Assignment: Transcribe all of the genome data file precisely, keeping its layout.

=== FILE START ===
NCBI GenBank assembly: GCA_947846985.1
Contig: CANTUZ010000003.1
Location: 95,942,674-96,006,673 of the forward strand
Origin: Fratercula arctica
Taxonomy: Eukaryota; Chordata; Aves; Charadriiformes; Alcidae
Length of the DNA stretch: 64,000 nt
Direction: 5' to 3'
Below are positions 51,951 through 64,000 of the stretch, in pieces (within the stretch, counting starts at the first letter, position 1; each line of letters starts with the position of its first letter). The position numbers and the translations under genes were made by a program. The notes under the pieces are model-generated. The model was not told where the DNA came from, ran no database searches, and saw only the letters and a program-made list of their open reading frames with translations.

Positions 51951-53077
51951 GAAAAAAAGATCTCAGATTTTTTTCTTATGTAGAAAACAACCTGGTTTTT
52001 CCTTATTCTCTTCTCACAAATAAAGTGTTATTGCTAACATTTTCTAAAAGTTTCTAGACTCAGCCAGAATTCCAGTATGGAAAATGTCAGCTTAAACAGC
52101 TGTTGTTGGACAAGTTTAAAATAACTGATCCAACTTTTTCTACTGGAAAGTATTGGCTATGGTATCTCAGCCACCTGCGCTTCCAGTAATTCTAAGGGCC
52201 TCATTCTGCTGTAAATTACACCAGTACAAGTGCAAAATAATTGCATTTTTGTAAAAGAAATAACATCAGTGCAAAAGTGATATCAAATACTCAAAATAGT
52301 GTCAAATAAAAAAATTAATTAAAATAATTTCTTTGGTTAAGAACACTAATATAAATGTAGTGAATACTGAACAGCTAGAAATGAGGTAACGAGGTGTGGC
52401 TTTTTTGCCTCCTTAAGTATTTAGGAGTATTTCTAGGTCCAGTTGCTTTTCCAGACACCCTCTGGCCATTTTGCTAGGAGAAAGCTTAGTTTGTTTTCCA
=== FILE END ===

NCBI GenBank assembly: GCA_947846985.1
Contig: CANTUZ010000003.1
Location: 95,942,674-96,006,673 of the forward strand
Origin: Fratercula arctica
Taxonomy: Eukaryota; Chordata; Aves; Charadriiformes; Alcidae
Length of the DNA stretch: 64,000 nt
Direction: 5' to 3'
Below are positions 51,951 through 64,000 of the stretch, in pieces (within the stretch, counting starts at the first letter, position 1; each line of letters starts with the position of its first letter). The position numbers and the translations under genes were made by a program. The notes under the pieces are model-generated. The model was not told where the DNA came from, ran no database searches, and saw only the letters and a program-made list of their open reading frames with translations.

Positions 51951-53077
51951 GAAAAAAAGATCTCAGATTTTTTTCTTATGTAGAAAACAACCTGGTTTTT
52001 CCTTATTCTCTTCTCACAAATAAAGTGTTATTGCTAACATTTTCTAAAAGTTTCTAGACTCAGCCAGAATTCCAGTATGGAAAATGTCAGCTTAAACAGC
52101 TGTTGTTGGACAAGTTTAAAATAACTGATCCAACTTTTTCTACTGGAAAGTATTGGCTATGGTATCTCAGCCACCTGCGCTTCCAGTAATTCTAAGGGCC
52201 TCATTCTGCTGTAAATTACACCAGTACAAGTGCAAAATAATTGCATTTTTGTAAAAGAAATAACATCAGTGCAAAAGTGATATCAAATACTCAAAATAGT
52301 GTCAAATAAAAAAATTAATTAAAATAATTTCTTTGGTTAAGAACACTAATATAAATGTAGTGAATACTGAACAGCTAGAAATGAGGTAACGAGGTGTGGC
52401 TTTTTTGCCTCCTTAAGTATTTAGGAGTATTTCTAGGTCCAGTTGCTTTTCCAGACACCCTCTGGCCATTTTGCTAGGAGAAAGCTTAGTTTGTTTTCCA